In my experience with a wide range of institutions over the years this kind of activity – this level of work – is hugely under-represented and badly rewarded (if at all). We are too happy in our silos and all too ready to defend our territories. Given the scale and complexity of the problems it studies, the SMART Infrastructure Facility at the University of Wollongong is making welcome moves to further improve its coordination and management of cross-disciplinary teams.
Secondly, one of the most prevalent current philosophies is one form or another of pragmatism. Pragmatism accepts that there are no absolute standards and no foolproof way to tell if any particular idea, statement or assertion is true or false, fact or fiction – the only criterion of utility seems to be dependent on the use or impact of the said utterance. Pragmatism is a utilitarian philosophy for the age which, when added to neo-liberal greed and individualism, is a recipe for licensed pillage and exploitation of people, resources and nature.
There is much on this planet that is intrinsically valuable. Capricious and indifferent it may be, but it is the only life support system we have. When the risks are systemic and existential there are absolute values: beginning with prudence.
Lastly, as I have previously discussed, life is different from physics: life has an emergent and reflexive complexity even though it is fundamentally constrained by the mechanisms of physics and chemistry. Life is characterized by distributed robustness; the ability to have multiple ways of doing the same thing, to be adaptive and to persist. In such systems (as Stuart Kauffman has written) “no laws entail”. Life is complex and adaptive, equifinal and evolving.
If life is such then the planet on which we live – this “world-without-us” is not only “queerer than we suppose, but queerer that we can suppose” (JBS Haldane, 1927). Because of the pervasive presence of life and equifinality we will constantly be presented with fundamentally undecidable propositions: propositions that really can be simultaneously true and false to different entities and epistemic groups, and not because they are post-truths either.
In life no laws entail, so we can never use universal laws to decide what is true or false, or to predict. Life gets around this problem not by the use of evidence and prediction but by distributed robustness, by optioneering, by always having a myriad of alternative solutions – evolution merely selects the one that works. This is not an optimal world and it is brutal: extinctions occur, things may change abruptly but life persists. The nature of nature is not what we usually suppose.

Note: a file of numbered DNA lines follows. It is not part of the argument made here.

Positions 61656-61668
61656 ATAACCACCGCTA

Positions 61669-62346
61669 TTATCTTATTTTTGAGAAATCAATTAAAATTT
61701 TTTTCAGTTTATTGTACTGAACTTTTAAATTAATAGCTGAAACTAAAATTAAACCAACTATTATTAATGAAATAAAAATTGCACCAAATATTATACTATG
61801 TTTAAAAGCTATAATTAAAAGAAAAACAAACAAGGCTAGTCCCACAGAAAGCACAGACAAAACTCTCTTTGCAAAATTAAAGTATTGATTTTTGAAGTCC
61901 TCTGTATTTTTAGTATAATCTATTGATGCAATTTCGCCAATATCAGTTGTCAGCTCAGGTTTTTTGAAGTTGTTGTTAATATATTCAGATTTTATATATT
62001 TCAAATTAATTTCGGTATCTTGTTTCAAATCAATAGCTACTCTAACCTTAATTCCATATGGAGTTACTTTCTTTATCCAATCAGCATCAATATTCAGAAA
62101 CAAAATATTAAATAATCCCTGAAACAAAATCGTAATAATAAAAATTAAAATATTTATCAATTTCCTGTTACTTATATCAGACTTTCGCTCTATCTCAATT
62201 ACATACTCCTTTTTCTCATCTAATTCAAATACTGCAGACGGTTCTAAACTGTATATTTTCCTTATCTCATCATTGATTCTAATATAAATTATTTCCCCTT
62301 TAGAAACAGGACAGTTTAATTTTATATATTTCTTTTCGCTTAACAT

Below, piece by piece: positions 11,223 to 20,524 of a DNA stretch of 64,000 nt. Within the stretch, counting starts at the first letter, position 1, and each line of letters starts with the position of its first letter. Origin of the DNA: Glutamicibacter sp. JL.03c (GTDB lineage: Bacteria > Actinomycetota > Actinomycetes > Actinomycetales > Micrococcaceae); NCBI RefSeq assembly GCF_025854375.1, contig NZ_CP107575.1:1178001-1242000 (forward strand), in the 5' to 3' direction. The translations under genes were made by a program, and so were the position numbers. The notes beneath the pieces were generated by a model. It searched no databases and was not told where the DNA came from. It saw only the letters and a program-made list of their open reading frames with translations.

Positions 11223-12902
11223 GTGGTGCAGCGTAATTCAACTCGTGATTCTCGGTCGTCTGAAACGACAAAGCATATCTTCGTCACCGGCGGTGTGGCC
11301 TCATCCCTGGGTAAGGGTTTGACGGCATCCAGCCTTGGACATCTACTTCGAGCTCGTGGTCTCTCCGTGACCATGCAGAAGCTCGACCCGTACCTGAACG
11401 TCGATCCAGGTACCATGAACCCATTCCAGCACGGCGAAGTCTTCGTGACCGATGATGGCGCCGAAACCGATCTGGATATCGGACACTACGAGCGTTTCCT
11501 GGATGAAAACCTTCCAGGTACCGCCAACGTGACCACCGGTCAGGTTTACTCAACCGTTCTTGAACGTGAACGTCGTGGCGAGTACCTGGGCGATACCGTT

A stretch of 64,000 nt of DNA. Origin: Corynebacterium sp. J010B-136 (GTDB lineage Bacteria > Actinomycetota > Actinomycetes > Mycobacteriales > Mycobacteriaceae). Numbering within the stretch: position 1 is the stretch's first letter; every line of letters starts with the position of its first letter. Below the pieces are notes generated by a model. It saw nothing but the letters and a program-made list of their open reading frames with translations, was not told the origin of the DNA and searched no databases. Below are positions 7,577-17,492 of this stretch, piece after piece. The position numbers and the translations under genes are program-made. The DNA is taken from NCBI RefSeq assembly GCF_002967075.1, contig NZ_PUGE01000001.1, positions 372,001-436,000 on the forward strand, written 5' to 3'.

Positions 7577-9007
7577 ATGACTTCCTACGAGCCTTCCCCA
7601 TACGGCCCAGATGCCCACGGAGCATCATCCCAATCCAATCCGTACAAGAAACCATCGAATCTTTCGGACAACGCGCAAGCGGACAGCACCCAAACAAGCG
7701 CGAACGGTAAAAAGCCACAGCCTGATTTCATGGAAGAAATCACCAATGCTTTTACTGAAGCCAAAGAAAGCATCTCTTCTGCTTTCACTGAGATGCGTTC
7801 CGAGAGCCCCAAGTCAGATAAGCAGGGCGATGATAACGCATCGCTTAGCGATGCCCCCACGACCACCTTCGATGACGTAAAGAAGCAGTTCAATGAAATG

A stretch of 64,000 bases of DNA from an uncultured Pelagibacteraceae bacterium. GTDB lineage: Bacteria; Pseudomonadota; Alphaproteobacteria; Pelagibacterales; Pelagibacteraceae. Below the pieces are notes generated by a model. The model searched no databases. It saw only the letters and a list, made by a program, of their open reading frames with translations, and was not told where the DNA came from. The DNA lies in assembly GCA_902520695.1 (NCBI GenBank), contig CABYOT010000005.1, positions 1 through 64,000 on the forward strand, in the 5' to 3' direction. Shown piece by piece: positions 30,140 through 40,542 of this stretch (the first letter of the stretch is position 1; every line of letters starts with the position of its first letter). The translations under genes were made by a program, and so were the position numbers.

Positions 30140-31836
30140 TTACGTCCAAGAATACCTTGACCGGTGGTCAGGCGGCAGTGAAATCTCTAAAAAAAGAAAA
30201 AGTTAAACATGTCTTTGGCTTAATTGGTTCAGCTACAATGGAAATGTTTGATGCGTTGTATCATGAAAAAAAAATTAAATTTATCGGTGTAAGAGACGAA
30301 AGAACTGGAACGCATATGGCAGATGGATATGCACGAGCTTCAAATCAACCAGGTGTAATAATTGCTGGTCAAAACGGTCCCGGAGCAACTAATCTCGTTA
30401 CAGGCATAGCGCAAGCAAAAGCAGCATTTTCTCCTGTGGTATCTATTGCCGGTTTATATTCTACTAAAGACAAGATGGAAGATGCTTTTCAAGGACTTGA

The “world-without-us” is totally indifferent to our survival: it was here before we evolved and it will still be here when we are gone. If we decimate the planet (ourselves included) after about 10 million years global biodiversity will have recovered – as it has always done after each great extinction event – but life will be different and no recognizable descendant of ours will be around to observe the fact. While we focus on evidence, scientific management, utilitarian philosophies and entertain political post-truth arguments about aspects of the “world-for-us”; the “world-without-us”, will persist.
The existential risk of systemic risks and issues like climate change is not to the planet; it is to us. Surprises will occur, evidence will be lacking. The fundamental question therefore is moral. How do we live? We can only have recourse to ethical principles.
We are left with the old things that modern life denies or devalues: hope, beauty, goodness, truth, love, compassion, charity and community. We can profitably work together to bridge the epistemic and emotivist political divides. We can use reason whenever we can, whilst recognising that interests and emotions move people just as effectively – if not more so. We can work together more effectively to build trust and hope.
Like the rest of life on this planet – the third rock from the sun – totally dependent on nature of nature. Nature is indifferent to us. In the face of that indifference we are but bald social apes – we have but ourselves and all the other denizens of this planet for company and comfort in the darkest nights.